The Magical Place Tourists Miss When They Travel Africa

As I sit and write this, I’m looking out over a beautiful vista: rolling green mountains flowing into a violent blue sea, pink and turquoise rondavels dot the hill crests, and yellow kites from the surfers kiss the mountain ridge view. Whales spout in the distance and crickets chirp at night. I can’t seem to wrap my mind around this undiscovered place and imagine who it’s missed by others who travel Africa. The beaches of the Transkei are better known as the “Wild Coast.” It’s the original home of Mandela, Xhosa bread, and a wistful, inspiring magic that can be better felt than described.

This is my third time to South Africa and second visit to the Transkei. Whenever I return to the USA, friends and family always ask: Did you go to Cape Town? Did you go to Krugar? Was it safe in Johannesburg? These typical images of South Africa are well known for a reason, but only scratch the surface of what this rainbow nation has to offer. It’s a bit like visiting the USA and only visiting Disney World or New York City—there is so, so much more to be experienced and so many travelers miss what makes this country so special.

Whenever I return to the USA, friends and family always ask: Did you go to Cape Town? Did you go to Krugar? Was it safe in Johannesburg?

More than anything, the energy here is palpable. People who chose to spend their lives on the Wild Coast are generous, warm, and genuinely care about improving their country. Moreover, one mustn’t miss this coastline because of the sort of visitor it attracts. You won’t find your luxury safari-goer or high maintenance spa retreaters. Instead, you will find travelers of all ages who want to be a part of a place with spirit: not yet ruined by tourism and not part of the remnants of apartheid tourism, this coast is rural and real. Although its not the easiest place to get to, those who visit all keep coming back. This is my second visit and surely won’t be my last. All of us have come back to this place because it makes us reflect on who we are and what drives our own wild spirit.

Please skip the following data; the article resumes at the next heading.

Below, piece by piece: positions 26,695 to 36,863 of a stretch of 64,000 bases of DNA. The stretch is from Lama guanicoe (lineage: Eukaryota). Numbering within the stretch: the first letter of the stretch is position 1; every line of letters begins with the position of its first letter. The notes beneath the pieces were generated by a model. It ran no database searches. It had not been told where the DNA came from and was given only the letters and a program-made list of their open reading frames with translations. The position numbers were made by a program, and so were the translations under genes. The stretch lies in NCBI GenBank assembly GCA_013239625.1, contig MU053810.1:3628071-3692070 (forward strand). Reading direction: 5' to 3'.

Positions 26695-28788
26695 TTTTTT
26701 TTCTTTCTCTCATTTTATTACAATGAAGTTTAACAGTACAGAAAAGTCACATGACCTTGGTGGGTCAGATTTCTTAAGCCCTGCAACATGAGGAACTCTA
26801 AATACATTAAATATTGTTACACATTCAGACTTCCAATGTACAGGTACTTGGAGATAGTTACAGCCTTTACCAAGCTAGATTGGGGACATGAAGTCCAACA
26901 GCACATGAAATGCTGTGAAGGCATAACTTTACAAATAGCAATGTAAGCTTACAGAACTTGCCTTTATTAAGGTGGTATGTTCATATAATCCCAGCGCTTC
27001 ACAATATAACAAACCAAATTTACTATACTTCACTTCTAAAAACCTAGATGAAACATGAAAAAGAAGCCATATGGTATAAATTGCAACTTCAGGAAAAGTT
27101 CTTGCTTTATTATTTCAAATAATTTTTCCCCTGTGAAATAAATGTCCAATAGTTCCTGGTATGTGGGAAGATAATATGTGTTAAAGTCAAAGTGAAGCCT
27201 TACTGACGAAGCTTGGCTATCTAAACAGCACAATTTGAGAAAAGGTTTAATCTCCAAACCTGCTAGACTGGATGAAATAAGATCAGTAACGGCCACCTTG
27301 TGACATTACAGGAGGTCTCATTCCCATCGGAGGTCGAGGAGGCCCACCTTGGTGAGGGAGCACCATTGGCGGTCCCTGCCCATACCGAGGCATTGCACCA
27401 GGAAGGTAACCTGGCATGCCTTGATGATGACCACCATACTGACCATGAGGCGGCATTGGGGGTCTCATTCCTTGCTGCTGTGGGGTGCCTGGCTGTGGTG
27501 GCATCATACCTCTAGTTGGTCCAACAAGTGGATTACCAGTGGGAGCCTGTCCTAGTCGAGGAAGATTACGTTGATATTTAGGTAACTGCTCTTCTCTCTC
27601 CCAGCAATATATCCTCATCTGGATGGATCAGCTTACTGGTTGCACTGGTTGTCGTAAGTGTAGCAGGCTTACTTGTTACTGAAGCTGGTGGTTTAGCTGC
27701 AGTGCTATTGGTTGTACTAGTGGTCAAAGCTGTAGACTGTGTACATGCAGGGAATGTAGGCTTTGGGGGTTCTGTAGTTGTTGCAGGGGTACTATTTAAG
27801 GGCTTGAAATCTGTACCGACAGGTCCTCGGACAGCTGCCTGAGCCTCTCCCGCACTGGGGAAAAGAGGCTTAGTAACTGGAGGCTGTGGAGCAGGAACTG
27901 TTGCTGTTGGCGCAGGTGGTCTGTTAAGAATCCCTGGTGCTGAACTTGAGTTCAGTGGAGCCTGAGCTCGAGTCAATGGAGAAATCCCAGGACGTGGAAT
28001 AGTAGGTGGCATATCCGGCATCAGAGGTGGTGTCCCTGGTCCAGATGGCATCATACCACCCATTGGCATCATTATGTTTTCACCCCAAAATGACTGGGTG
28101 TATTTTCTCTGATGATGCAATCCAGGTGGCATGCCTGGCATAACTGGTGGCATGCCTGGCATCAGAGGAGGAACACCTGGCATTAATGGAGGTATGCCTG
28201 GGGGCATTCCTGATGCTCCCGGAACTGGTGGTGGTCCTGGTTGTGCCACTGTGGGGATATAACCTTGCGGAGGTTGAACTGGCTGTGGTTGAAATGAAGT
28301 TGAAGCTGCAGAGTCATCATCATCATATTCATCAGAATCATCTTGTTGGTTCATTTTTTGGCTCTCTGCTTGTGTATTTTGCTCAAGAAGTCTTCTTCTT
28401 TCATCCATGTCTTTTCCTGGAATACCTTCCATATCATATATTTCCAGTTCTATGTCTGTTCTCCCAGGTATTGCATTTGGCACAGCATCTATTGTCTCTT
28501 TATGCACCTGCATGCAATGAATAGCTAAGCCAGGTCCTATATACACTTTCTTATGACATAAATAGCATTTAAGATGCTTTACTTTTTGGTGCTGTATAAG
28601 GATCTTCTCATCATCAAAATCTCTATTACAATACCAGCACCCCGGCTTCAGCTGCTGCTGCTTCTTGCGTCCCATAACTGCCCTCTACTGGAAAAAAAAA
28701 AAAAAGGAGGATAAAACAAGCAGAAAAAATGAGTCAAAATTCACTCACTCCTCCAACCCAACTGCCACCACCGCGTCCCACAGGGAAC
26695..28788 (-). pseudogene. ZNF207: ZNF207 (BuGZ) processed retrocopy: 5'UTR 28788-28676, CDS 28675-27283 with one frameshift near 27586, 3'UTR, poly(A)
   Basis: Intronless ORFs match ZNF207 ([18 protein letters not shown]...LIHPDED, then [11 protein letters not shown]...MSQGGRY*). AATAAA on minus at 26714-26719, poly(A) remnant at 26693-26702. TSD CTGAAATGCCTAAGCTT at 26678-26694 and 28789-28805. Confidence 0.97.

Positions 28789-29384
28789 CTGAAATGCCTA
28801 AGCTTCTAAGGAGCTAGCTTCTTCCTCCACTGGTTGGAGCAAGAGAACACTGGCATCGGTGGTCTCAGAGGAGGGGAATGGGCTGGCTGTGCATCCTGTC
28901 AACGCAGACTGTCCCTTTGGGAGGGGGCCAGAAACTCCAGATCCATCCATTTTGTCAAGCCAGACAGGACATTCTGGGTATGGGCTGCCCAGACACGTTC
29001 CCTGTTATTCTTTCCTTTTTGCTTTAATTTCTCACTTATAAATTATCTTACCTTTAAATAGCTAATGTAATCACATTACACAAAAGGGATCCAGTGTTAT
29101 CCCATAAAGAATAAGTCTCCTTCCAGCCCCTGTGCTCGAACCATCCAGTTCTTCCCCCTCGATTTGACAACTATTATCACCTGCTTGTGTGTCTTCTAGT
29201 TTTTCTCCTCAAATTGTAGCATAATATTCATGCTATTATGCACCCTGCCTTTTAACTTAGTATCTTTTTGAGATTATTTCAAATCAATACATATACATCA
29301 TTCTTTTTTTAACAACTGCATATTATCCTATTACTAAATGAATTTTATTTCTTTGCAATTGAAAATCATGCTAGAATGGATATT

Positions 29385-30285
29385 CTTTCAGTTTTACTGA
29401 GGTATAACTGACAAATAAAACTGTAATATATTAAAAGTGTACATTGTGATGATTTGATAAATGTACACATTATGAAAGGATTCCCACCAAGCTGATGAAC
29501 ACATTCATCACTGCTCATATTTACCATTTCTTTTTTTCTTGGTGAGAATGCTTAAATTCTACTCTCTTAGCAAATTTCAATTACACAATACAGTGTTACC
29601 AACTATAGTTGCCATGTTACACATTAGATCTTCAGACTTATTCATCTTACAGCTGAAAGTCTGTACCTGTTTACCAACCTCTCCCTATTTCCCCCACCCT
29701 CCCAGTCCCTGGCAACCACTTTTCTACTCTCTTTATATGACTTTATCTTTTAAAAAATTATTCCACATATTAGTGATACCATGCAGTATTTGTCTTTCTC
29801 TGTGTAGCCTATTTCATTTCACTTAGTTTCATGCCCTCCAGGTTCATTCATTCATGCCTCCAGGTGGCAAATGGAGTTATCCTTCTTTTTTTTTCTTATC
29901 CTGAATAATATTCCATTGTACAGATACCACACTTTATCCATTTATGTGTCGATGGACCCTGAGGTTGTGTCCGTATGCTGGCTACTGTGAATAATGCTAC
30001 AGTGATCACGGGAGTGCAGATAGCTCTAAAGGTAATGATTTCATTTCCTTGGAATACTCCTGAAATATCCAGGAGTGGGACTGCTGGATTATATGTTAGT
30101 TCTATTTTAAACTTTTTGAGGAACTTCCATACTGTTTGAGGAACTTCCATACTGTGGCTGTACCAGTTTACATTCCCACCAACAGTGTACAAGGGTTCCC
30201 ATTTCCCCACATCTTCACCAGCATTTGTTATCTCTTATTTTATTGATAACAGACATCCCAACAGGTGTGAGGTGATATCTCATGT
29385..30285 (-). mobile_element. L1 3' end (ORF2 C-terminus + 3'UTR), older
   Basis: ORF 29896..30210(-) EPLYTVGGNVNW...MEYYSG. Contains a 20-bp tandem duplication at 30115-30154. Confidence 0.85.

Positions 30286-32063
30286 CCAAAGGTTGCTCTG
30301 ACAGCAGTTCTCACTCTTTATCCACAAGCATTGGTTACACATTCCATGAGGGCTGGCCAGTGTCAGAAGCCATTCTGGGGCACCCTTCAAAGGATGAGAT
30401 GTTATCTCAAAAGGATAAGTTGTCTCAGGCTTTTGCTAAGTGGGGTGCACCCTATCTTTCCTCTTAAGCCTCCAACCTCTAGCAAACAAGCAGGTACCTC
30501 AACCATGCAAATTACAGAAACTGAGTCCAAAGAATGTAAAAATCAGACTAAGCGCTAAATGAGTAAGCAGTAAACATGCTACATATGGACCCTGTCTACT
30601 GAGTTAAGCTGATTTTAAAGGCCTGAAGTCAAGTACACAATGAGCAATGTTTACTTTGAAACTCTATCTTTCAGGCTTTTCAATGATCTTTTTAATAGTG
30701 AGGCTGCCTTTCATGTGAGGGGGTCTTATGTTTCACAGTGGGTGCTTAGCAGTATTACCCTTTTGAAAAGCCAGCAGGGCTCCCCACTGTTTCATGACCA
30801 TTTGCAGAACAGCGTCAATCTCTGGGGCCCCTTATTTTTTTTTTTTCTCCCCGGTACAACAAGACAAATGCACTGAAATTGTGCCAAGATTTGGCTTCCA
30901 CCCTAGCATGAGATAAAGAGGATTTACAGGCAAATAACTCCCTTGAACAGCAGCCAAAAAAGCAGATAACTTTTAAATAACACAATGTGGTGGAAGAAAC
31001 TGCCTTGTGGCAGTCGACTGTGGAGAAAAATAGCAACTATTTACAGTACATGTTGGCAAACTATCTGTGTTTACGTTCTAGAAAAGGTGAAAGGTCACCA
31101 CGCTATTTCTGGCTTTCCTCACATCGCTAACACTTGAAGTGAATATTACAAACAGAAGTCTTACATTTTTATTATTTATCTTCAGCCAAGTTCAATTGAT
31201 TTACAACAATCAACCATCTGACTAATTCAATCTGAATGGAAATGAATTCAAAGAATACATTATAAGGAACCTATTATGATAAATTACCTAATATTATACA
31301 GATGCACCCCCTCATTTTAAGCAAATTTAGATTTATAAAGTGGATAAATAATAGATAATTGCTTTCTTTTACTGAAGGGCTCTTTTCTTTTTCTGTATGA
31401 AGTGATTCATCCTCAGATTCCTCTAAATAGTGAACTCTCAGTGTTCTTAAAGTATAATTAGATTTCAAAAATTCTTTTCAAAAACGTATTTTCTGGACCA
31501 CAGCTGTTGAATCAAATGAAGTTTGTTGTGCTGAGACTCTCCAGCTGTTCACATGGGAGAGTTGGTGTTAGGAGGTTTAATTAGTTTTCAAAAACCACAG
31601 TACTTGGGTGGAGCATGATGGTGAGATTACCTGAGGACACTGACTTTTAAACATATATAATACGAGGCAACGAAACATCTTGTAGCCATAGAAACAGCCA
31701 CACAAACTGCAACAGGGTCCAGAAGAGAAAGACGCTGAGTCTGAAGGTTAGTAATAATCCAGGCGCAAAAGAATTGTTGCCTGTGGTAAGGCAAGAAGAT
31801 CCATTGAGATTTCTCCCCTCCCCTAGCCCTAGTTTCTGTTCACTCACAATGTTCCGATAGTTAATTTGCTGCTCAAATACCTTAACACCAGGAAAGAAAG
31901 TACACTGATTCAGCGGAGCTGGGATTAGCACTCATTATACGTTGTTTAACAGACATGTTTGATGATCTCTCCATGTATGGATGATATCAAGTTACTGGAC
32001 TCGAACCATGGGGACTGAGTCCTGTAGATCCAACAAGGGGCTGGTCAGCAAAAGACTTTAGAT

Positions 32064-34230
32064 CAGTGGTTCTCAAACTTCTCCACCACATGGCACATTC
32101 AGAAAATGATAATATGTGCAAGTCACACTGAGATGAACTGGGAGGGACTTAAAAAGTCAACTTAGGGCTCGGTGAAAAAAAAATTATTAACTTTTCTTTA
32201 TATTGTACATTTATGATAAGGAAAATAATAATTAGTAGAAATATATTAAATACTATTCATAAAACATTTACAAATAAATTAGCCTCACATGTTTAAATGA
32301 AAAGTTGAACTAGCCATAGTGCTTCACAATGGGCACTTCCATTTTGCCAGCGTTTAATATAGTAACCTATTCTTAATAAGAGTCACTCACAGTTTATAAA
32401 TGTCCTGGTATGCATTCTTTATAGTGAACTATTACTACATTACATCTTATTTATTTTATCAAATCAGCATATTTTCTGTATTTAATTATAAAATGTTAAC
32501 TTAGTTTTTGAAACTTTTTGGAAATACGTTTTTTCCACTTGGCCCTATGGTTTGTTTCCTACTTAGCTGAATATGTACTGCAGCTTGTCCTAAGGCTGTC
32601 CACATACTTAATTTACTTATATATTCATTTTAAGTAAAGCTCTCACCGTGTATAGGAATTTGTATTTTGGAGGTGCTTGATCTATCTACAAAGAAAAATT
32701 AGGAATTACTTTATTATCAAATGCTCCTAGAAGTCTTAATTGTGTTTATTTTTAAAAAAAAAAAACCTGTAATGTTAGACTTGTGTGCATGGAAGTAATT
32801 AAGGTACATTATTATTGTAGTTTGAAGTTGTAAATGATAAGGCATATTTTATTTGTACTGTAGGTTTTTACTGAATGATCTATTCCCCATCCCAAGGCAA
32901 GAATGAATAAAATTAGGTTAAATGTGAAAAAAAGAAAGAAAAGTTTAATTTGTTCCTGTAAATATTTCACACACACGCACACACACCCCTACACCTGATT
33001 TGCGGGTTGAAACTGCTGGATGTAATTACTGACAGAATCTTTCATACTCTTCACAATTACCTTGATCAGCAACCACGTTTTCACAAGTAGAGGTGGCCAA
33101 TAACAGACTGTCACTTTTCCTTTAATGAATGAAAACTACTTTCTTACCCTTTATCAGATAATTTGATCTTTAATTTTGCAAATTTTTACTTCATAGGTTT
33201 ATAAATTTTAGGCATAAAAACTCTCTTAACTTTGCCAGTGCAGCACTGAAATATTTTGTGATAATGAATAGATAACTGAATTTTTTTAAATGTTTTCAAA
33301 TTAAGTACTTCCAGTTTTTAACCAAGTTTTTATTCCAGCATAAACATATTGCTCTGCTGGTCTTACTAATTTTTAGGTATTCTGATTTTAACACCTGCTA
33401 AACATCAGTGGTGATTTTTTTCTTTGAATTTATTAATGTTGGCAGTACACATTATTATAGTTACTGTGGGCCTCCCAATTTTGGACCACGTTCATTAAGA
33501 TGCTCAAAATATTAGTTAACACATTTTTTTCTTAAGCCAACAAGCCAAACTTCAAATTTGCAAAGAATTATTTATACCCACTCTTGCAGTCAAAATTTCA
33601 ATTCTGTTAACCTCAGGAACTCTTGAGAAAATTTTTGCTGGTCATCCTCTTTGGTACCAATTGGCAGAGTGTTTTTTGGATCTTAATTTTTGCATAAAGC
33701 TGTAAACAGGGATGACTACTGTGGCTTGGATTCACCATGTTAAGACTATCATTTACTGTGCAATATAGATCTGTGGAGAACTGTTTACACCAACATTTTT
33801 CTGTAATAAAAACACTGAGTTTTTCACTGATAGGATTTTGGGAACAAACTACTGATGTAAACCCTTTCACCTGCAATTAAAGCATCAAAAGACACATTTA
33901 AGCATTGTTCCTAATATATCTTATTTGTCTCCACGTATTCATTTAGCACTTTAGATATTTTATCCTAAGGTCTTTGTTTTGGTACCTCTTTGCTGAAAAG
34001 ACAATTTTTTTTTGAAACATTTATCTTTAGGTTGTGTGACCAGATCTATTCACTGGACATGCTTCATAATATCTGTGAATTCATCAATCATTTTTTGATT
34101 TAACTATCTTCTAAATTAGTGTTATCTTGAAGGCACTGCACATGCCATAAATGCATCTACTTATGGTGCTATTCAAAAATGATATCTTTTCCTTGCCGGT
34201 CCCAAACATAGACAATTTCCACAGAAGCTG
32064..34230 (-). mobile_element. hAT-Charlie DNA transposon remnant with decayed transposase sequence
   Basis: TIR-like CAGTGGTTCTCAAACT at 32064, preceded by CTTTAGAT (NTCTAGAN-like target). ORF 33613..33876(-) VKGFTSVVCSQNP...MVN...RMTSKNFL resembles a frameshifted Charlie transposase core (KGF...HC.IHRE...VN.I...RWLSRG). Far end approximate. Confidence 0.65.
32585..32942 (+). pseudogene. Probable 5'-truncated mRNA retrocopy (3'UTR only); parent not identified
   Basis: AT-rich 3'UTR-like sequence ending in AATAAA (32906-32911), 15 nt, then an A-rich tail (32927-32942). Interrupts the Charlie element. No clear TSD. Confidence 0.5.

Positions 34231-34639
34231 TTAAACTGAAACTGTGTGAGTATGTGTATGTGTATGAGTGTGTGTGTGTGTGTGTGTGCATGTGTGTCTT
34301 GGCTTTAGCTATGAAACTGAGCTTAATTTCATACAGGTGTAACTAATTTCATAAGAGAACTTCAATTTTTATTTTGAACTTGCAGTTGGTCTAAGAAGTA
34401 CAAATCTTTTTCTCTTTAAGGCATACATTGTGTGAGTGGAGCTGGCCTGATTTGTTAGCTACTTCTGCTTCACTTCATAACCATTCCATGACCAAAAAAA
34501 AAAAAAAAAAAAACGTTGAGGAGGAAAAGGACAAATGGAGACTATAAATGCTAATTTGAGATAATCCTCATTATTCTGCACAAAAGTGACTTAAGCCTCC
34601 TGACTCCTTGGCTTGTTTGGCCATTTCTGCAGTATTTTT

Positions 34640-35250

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The Wild Coast is remote, inaccessible, and off the beaten path. However, with a little extra effort travelers have the opportunity to connect with the deep spirit of South Africa. Xhosa villages struggle, having been a traditionally black area during apartheid. With high HIV rates and unemployment, locals haven’t quite felt the relative wealth of its neighboring provinces. This means that travelers also have the opportunity to make a real impact while visiting. There are even three backpacker hostels that are partially community owned. These were set up with the purpose of using a business model to aid a community instead of traditional aid structures. Be sure to check out Mdumbi Backpackers, Coffee Bay Backpackers, and Bulungula Backpackers. They can even offer you volunteer experiences in the local community. If chilling with other travelers and locals isn’t your thing, ask them about renting private accommodation on the coast. Many South African families come to the coast over the holiday period and rent a space of their own. You can even hike between the three with a guide and stay in local villages overnight along your route.

I urge every traveler in Africa to make the effort and visit the Wild Coast region of the Transkei. You will come away with a deeper understanding of the rainbow nation and see what makes this region so impactful.

Image by bass_nroll, Flickr

 

About Lauren Locke

Lauren LockeLauren’s goal is to empower a better understanding of the world, its environment and its confusion of cultures throughout her career. She believes this can be done through open and intentional travel.

2 thoughts on “The Magical Place Tourists Miss When They Travel Africa

  1. January 4, 2016
    Reply

    PS

    I have shared this on my Facebook page(that is embedded into my web site)

    https://www.facebook.com/Wild.Coast.Horseback.Adventures

  2. January 4, 2016
    Reply

    Thank you for a lovely article about our beautiful Wild Coast!

    I have to say, that the best way to see it is on horseback(but then I am biased LOL)

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